This study is based on the following goals:
 Forecasting the Rsoftware builtin “Nile” data using an appropriate Time Series Model by:
 BoxJenkins approach (Part A)
 Simple Exponential Smoothing (Part B)
 Holt’s linear trend method (Part C)
 Comparing them using their respective accuracy measures and mean square errors (MSE) (Part D)
About Data Set
Rsoftware builtin “Nile River Data” named as “Nile” data contains a time series data of “Flow Volume” for 100 years, from 1871 to 1970. Since, after forecasting the “Flow Volume”, this study will compare the different approaches of forecasting, i.e. will find out the best approach of forecasting the “Nile” series, so the series “Nile” are split into two series named as “train” and “test” series. The “train” series contains the “Flow Volume” for the 90 years, from 1871 to 1960 and “test” data contains the “Flow Volume” for the rest 10 years, from 1961 to 1970.
For each approach, the “train” series will be forecasted for 10 years, and then using the forecasted values, the method of forecasting will be compared by estimating the accuracy measures and their respective mean square error for the “test” series and forecasting series.
BoxJenkins Approach (ARIMA Model)
If we combine differencing with autoregressive and a moving average model, we obtain a nonseasonal ARIMA (Autoregressive Integrated Moving Average) model. The full model can be written as follows:
Where is the differenced series (it may have been differenced more than once). The “predictors” on the right hand side include both lagged values ofand lagged errors. We call this an ARIMA (p, d, q) model, where
p= order of the autoregressive part;
q= order of moving average part
d= degree of first differenced involved
The first step of any time series modelling is to plot the data and identify any unusual observations.
Figure 1: Time series plot of Train Data
From figure 1, it is recommended that the time series is not both variance and mean stationary. To confirm this decision, the Augmented DickeyFuller (ADF) test and the KwiatkowskiPhillipsSchmidtShin (KPSS) test can be used to test whether the series is stationary or not.
Test for Stationary
The assumption of BoxJenkins ARIMA model is that the underlined time series should be stationary. To test the Staionary of the data, both informal and formal tests have been done.
Informal approach (Correlogram)
It is clear that from the constructed correlogram that the autocorrelation function decaying gradually that indicates the series consists of higher order of moving average term and the fall off of the first spike of partial autocorrelation function indicates that there may be one autoregressive coefficient exists in the series. So, it is observed from the correlogram that the original series are nonstationary.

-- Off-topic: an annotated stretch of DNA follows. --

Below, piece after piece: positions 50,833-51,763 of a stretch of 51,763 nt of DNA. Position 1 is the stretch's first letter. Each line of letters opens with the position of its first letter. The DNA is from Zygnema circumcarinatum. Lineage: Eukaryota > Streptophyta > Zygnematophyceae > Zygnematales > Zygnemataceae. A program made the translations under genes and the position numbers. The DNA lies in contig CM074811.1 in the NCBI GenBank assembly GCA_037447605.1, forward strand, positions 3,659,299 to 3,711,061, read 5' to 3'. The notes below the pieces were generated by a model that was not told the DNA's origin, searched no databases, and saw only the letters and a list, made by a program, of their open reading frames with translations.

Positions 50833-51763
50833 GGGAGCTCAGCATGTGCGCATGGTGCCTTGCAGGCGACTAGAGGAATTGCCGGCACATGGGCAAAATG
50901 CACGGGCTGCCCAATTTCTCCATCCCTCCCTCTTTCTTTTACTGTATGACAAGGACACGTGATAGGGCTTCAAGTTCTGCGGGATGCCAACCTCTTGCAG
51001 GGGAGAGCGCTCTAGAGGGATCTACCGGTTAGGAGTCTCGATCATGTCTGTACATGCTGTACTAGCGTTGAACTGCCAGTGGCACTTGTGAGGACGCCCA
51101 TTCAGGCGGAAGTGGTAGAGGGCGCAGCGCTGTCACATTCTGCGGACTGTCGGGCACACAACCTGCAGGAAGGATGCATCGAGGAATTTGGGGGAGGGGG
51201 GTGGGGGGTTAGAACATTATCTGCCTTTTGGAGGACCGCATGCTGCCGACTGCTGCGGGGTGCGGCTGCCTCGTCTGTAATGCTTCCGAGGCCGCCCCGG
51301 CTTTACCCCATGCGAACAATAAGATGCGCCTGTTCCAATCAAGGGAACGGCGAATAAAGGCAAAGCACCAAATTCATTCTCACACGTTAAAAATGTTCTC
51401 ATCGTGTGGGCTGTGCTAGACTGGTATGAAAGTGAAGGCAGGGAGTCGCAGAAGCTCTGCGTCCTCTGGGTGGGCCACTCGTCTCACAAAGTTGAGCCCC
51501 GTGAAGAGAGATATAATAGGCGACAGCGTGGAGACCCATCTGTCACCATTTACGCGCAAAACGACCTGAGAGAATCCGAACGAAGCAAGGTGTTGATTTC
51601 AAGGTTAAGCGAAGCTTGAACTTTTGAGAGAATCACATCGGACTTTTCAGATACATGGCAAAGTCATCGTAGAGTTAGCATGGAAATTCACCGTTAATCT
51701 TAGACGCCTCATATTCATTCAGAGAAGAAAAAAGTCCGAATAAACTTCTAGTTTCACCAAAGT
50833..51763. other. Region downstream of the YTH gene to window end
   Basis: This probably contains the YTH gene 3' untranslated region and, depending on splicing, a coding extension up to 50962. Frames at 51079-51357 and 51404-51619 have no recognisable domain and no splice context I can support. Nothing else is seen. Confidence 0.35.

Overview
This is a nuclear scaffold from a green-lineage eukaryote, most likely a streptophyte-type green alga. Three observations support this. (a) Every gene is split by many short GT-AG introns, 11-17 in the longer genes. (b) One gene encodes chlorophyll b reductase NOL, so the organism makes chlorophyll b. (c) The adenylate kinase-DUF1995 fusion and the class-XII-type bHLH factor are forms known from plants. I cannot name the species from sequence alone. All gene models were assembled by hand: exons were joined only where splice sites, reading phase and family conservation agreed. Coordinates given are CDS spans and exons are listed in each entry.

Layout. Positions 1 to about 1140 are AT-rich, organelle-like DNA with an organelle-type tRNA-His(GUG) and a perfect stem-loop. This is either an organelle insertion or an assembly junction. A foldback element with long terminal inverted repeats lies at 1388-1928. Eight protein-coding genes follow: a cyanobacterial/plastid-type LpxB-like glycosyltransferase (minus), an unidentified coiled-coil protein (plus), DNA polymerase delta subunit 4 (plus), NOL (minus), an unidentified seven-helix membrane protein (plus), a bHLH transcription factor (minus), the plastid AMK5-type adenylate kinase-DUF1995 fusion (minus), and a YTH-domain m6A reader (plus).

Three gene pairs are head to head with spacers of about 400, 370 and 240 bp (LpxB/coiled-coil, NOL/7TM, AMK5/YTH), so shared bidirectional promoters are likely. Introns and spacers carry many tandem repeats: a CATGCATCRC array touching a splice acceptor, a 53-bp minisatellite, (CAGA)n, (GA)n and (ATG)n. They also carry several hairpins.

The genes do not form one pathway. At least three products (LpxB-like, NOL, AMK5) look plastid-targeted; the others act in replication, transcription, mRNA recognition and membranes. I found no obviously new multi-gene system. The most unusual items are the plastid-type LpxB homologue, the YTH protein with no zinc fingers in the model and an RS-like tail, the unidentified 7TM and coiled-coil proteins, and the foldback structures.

Figure 2: ACF and Partial ACF of the train data
Formal Approach
 ADF Test
The hypothesis of the Augmented Dekay Fuller test is:
H_{0}: the series has a unit root, i.e. nonstationary
H_{1}: the series has no unit root, i.e. stationary
Table 1: Augmented DickeyFuller (ADF) Test Outcomes
Augmented DickeyFuller Test data: train DickeyFuller = 3.2347, Lag order = 4, pvalue = 0.08716 alternative hypothesis: stationary

Under this hypothesis we observe that at the level the series has a unit root (Pvalue=0.87) that means the series is not stationary. So, to make the series stationary we take the difference order one that makes the series stationary (Pvalue=0.000).
 KPSS Test
The hypothesis of the KwiatkowskiPhillipsSchmidtShin (KPSS) test is:
H0 : The series is stationary.
H1 : The series is not stationary.
Table 2: KPSS Test Outcomes
KPSS Test for Level Stationarity data: train KPSS Level = 1.1459, Truncation lag parameter = 3, pvalue = 0.01 
According to KPSS test from [Table 2], the series is not seems to be stationary depending on significant pvalue < 0∙01.
Since, the series is not stationary so the transformation of the series is necessary. To use possible transformation, using BoxCox formula, a decision rule can be made by finding confidence interval of the maximum likelihood estimate for the values of the parameter λ, where λ=1 indicates no transformation and λ=0 indicates logtransformation.
Figure 3: 95% confidence limit of loglikelihood function for λ
Here the Boxcox transformation is applied to make the variance stable or variance stationary. But from figure 5 it is clear that the data is not mean stationary. Possible method of making a series to mean stationary, is to find out the first difference of the series.
Figure 4: Time series plot of diff(train) data
From this graph there exists a stationary pattern of the series. From ADF test which also proves that the process is stationary. Here pvalue is .01 which indicates that the process is stationary.
Table 3: Augmented DickeyFuller (ADF) test outcomes
Augmented DickeyFuller Test data: diff(train)DickeyFuller = 6.246, Lag order = 4, pvalue = 0.01alternative hypothesis: stationary

Using first difference, the ADF test concludes that the series is stationary (pvalue < 0∙01).
Model Selection Criterion
Sample ACF and partial ACF is used to identify a model. Fom the above graphs, since both the
Figure 5: ACF and Partial ACF of the diff (train) data